APPLE (AAPL) STOCK PRICE:
Jan. 20 = $78.20
July 20 = $152.91
Sept 23 = $185.50
As widely reported, the FASB, the governing body that sets US accounting standards, unanimously voted on Wednesday to approve an accounting change that changes the way hardware-software solutions are accounted for.
Instead of revenue being recognized over several quarters (or two years in the case of Apple’s iPhone), now revenue can be recognized per generally accepted accounting principles (GAAP) at the time of sale.
To be clear, this has no impact on Apple’s cash flow, which given skepticism with perceived financial engineering by industry analysts and investment banks, has led some to say that this news is background noise, and that it should not impact your investment thinking one iota.
I disagree. While the core fundamentals of Apple's business are reason enough to celebrate (see Related Posts below), to suggest that investors shouldn't weigh the accounting change in their assessment is akin to saying that travelers should pay no attention to changes in currency exchange rates.
The fact remains that metrics like sales, profits, price to sales and price to earnings are core metrics that feed into every consumer finance site/chart/etc., and every analyst compares companies on the same basis.
It would be wonderful if the market was perfectly "efficient," and investors and analysts had previously priced in the qualitative impact of subscription based accounting rules (as Apple has broken them out for some time), but the fact remains that, for the most part they don't, so investors should focus on both the core fundamentals AND the macro picture.
To frame this one, in the June earnings report, under the old rules, Apple generated $8.34B in sales, and $1.23B in net income.
Under the new rules, sales mushroom to $9.7B, and net income to $1.9B, a 16.3% bump in sales, and a jaw-dropping 54.5% increase in profits.
Think about what that means in terms of an apple-to-apple comparison (pun intended). On a price-to-earnings basis, it’s akin to getting a $1 for 65 cents since, based upon last quarter's numbers, $1.35 per share of earnings now becomes $2.09 per share of earnings.
In the abstract, that means that if the market was truly pricing Apple stock as a multiple of its then price of $152.91, at the revised per share earnings, Apple stock is worth $236.73 based upon the exact same fundamentals when earnings were announced July 20.
Now, of course, since then, buoyed by strong earnings and awe-inspiring performance metrics (across multiple vectors), coupled by the increasing drum beat that a change was likely in how subscription based accounting is handled under GAAP, the stock has risen during this period 21.31% to $185.50.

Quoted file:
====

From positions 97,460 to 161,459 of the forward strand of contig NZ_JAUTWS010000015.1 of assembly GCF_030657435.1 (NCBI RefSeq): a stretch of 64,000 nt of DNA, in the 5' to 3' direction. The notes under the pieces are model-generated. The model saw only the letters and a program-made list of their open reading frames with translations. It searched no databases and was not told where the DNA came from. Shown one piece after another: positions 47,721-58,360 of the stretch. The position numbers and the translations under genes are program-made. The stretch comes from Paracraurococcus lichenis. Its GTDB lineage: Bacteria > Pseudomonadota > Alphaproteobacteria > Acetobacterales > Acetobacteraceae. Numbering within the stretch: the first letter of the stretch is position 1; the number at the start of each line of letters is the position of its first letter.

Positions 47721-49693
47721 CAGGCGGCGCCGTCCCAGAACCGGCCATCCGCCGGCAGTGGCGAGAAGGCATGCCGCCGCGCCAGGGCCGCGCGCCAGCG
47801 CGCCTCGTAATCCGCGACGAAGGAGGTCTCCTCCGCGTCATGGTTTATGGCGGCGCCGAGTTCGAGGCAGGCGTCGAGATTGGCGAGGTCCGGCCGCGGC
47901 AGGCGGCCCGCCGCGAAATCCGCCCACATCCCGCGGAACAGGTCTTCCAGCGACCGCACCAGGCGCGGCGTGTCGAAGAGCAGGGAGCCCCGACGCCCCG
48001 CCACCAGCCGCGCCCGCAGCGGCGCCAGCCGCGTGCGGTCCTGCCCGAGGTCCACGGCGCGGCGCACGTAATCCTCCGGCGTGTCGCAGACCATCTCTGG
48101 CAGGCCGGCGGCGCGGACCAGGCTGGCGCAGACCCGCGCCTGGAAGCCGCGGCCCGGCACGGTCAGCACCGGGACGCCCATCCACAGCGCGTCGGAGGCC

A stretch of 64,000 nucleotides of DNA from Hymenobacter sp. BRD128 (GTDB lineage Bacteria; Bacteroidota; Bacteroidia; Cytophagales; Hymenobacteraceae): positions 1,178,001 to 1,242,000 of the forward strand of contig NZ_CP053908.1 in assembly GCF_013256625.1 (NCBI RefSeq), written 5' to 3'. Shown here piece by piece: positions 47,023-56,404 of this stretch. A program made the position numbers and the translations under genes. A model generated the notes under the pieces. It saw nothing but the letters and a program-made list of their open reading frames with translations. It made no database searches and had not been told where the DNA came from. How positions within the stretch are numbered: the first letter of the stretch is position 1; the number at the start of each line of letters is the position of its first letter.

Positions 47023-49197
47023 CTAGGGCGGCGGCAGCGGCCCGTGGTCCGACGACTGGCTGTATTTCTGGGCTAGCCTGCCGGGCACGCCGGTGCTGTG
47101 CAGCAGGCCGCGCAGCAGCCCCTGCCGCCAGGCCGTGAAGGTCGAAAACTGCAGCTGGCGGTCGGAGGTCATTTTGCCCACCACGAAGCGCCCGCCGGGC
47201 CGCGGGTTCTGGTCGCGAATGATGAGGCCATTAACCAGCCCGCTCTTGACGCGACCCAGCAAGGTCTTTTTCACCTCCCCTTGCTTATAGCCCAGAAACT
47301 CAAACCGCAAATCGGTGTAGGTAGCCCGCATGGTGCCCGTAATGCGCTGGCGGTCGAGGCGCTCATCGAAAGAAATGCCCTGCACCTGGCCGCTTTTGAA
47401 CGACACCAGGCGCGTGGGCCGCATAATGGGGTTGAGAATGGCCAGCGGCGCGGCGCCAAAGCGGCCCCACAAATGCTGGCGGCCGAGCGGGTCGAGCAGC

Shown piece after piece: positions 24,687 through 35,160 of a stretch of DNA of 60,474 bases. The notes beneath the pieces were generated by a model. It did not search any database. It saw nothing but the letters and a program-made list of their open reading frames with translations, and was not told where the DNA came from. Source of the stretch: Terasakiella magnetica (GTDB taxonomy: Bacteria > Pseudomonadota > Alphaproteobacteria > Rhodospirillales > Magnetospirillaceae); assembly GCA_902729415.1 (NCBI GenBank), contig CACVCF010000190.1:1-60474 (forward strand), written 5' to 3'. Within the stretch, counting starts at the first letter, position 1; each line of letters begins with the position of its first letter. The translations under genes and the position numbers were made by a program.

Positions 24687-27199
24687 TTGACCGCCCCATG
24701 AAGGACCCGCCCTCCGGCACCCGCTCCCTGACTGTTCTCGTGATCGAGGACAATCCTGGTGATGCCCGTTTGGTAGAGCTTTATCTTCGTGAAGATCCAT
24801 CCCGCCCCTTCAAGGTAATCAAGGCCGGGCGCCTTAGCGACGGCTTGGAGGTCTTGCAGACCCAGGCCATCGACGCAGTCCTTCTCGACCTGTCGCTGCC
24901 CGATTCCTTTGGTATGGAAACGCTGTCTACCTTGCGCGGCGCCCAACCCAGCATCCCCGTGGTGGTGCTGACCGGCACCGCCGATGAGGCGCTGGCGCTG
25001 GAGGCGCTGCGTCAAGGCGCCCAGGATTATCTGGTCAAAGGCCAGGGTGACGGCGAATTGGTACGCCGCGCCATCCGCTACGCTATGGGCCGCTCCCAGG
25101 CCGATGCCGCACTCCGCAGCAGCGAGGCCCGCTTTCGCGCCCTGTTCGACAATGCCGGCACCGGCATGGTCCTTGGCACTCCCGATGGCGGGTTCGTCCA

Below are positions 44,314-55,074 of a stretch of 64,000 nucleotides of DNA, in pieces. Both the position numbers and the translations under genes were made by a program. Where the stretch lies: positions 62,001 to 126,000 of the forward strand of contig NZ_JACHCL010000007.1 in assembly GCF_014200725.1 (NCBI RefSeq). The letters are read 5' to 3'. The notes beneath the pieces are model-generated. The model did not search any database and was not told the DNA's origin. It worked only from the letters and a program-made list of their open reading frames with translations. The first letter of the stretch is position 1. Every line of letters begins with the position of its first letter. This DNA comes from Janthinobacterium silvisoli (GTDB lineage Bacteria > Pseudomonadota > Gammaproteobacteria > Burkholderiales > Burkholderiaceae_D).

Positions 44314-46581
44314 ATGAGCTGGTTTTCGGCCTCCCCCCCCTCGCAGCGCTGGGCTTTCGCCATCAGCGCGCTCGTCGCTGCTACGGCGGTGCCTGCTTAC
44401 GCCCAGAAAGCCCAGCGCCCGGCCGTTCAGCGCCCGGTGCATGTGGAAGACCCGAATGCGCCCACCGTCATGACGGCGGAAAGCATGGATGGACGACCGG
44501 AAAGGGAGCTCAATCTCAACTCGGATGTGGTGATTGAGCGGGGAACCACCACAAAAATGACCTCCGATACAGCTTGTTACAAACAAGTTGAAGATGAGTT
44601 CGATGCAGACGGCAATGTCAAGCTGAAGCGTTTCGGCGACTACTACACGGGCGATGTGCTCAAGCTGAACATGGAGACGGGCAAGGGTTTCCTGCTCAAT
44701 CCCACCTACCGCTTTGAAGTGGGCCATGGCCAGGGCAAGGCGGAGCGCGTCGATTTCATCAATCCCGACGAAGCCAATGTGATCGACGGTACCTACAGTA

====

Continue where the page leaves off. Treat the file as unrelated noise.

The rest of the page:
Regardless, that STILL suggests that Apple stock could readily bump up another 21.64% in absence of a macro market correction (a very real possibility) and/or the release of negative news for the company (they are clicking on ALL cylinders, but the possibility is always there, to be sure).
Also, as a frame of reference, during the same period (i.e., July 20 to the present), Apple’s closest peer in terms of being a "gold standard" stock, Google, has jumped 15.88% to sit at a price-to-earnings of $34.59 vs. $32.42 for Apple (again based upon the old accounting logic).
In other words, you can pay slightly more for Google knowing full well that on pure macro factors alone, Apple could bullet forward another $50/share, as the accounting change is "priced into" the stock.
For my money, I'd buy Apple instead (disclosure: I am a current shareholder of Apple stock).
UPDATE 1: According to Gene Munster of Piper Jaffray (the one Apple analyst that I think has a clue - he's good), under the new rules, Apple's 2009 earnings would be up nearly 43.8%, which in the abstract says (to me) that Apple stock settles out at $219.88 purely on macro considerations (i.e., not factoring the good or bad of forward presented news about the company, markets or the economy). Munster shows Apple 2010 earnings being 48% higher, the composite of which makes him believe the stock is worth $235 (his new price target). Also, he provides a good articulation of how the rule change applies to what type of product, explaining that "Before yesterday's ruling, any product that offered free upgrades to software and services installed on a device like an iPhone required subscription accounting (revenue deferred over 8 quarters in the case of the iPhone and Apple TV). However, the vast majority of the value of the device was realized at the time of purchase. While the value at the time of purchase as a percentage of the purchase price is debatable, we believe about 90% of the value of an iPhone is realized at the time of purchase. Under the previous rules, Apple was only allowed to recognize 12.5% (1/8th) of the revenue from each sale; under the new rules, the percentage will be decided on a case-by-case basis for each given product."
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